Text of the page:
Cannabis in Morocco? As in most countries in the MENA region, Morocco has for many years had a rather tough formal stance on narcotics, including so-called soft drugs such as cannabis and its various derivatives. Since Morocco’s independence in 1956, at times, one could find themselves in serious trouble if they were arrested with some marijuana on their person. In 1974, the nation reviewed its anti-drug policy and came to the conclusion that cannabis and its derivatives deserve to remain banned and the cultivation, sale, or consumption of thereof should remain a criminal offense.
However, just around the same time, the law enforcement personnel adopted a more easygoing stance on cannabis, compared to hard drugs whose sale and consumption was—and still is—punished severely. The informal easygoing stance on marijuana may be rooted in the culture: Morocco has an ideal climate and sunlight for the cultivation of the cannabis plant, and, therefore, cannabis was freely grown in the region in premodern times, especially in the Rif region.
What is more, the consumption of cannabis and its most famous derivative in the Arab world, hashish, are not strictly banned in Islam in the same way that alcohol is. As such, in a traditional nation such as Morocco, no one has been able to prohibit the plant and its recreational use on religious grounds. There are historic records pointing that since as early as the 16th century, Morocco has been a leading producer of marijuana.
Since the 1970s until recently, foreign and local cannabis enthusiasts in Morocco found themselves in a strange situation: the growing, trade, and consumption of cannabis was prohibited according to Moroccan law, but that law was rarely enforced. Foreign travelers in cosmopolitan places such as Casablanca have always been able to get their hands on some high-quality marijuana or hashish, perhaps only a few minutes after their arrival, and they often consumed the aforesaid substance to their heart’s content without getting into much trouble. Elder locals may still remember the influx of Western travelers, at the peak of the counterculture movement in the West, who came to Morocco mainly to smoke cannabis for recreational purposes. Was a law true a law in Morocco if the Royal Moroccan Gendarmes were not willing to go out of their way to enforce it?
The law against the cultivation of cannabis had been so leniently enforced in recent years that by the middle of the 2010s, it was estimated that Morocco was the world’s undisputed market leader in the cultivation and supply of cannabis and its derivatives. Finally, and after a wave of the legalization of marijuana in Canada, the US, and parts of Europe, Moroccan lawmakers decided to follow suit. In May 2021, they voted in favor of legalizing cannabis, after the government presented parliament with a bill to legalize the cannabis industry as long as the substance was used for medical, cosmetic, or industrial purposes. Although the bill was passed successfully, its finalization is pending the approval of His Majesty King Mohammed VI. Nevertheless, the cultivation and trade of cannabis is now tolerated more than ever by the authorities.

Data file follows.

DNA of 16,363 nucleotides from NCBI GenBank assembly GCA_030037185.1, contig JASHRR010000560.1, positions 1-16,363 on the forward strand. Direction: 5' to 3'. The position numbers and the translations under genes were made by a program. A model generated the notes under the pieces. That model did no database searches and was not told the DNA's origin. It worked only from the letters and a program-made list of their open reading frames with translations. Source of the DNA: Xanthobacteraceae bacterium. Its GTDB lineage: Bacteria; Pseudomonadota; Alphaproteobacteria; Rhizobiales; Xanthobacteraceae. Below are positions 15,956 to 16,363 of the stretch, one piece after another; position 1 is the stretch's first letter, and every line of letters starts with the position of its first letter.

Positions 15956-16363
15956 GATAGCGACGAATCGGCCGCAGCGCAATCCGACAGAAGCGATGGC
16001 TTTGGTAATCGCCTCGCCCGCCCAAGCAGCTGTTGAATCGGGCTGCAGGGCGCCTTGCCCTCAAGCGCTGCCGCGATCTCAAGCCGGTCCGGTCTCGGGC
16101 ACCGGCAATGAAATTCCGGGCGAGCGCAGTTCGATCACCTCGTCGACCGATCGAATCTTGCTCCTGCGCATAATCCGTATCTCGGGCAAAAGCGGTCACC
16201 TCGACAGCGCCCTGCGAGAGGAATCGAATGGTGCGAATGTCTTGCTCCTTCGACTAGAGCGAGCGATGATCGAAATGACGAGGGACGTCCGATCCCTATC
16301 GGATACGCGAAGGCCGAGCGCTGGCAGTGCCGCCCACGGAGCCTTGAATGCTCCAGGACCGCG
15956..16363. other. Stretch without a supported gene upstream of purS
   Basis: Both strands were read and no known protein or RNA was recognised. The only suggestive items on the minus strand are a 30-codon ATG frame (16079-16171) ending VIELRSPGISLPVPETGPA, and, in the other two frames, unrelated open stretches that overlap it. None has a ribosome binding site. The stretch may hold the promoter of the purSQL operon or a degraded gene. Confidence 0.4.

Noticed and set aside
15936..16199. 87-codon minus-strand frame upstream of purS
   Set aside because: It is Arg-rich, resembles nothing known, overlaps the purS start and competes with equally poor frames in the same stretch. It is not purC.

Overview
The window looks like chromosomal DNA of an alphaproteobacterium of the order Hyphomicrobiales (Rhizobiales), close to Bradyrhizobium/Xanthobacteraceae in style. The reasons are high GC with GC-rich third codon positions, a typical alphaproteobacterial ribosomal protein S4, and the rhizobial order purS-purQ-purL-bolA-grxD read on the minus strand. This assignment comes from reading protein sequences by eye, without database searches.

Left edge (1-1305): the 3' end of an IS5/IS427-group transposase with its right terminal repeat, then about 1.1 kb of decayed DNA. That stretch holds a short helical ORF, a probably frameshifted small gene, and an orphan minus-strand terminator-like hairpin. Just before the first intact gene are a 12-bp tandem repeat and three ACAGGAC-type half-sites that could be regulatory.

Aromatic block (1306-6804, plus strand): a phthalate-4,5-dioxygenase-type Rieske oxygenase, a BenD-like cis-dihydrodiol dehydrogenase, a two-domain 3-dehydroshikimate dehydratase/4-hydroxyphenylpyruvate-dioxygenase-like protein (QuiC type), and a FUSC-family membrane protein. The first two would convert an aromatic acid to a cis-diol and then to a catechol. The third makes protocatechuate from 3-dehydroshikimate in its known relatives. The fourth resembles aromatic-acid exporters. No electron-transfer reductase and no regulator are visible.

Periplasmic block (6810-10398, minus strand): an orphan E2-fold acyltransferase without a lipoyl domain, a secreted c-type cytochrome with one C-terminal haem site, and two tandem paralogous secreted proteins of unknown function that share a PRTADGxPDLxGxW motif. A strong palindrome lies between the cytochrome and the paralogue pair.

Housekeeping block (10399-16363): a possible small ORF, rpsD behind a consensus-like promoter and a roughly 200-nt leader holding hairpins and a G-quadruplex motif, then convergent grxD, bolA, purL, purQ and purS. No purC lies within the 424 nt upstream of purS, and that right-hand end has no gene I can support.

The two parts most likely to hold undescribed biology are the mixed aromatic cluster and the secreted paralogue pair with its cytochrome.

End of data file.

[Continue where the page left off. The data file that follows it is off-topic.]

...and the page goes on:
Parliament has, by and large, made a good decision. Cannabis and hashish already existed in the country prior to the legalization campaign in surprisingly large quantities, and the legalization will enable law enforcement officers to oversee the supply chain of cannabis, making sure that it is not sold to underage buyers. The health authorities, meanwhile, can make sure that the cannabis derivatives in the market are exactly what they are advertised to be. Above all, however, the government will be able to tax growers and suppliers of cannabis like every other business in the country.
After all, the production of marijuana has always been a highly profitable business in Morocco. Over 70% of the hashish consumed in Europe in 2003 was originating from Morocco, and the taxation of such a huge volume of cannabis derivatives can be a significant source of income for the government. With the decriminalization of the cannabis sector in 2021, exports will undoubtedly grow. As of 2021, some 75,000ha of farmland in Morocco is used to grow cannabis.
It is worth noting that these farmlands are not of much use for the cultivation of any other crops or plants, and, therefore, the legalization of cannabis can have profound ramifications on the nation’s agricultural sector. By cultivating the cannabis demanded by foreign tourists and overseas markets, the cannabis growers of the Rif region are injecting millions of euros of foreign exchange into the Moroccan economy.
2022 will be extremely decisive for the future of the cannabis trade in Morocco, and chances are that legalization will finally come into effect by 2022, fetching as much as EUR10 billion each year. It is still unclear, however, which regions and farmers will receive a formal license to grow the plant and whether cannabis consumption inside the country will be tolerated by the Royal Gendarmerie.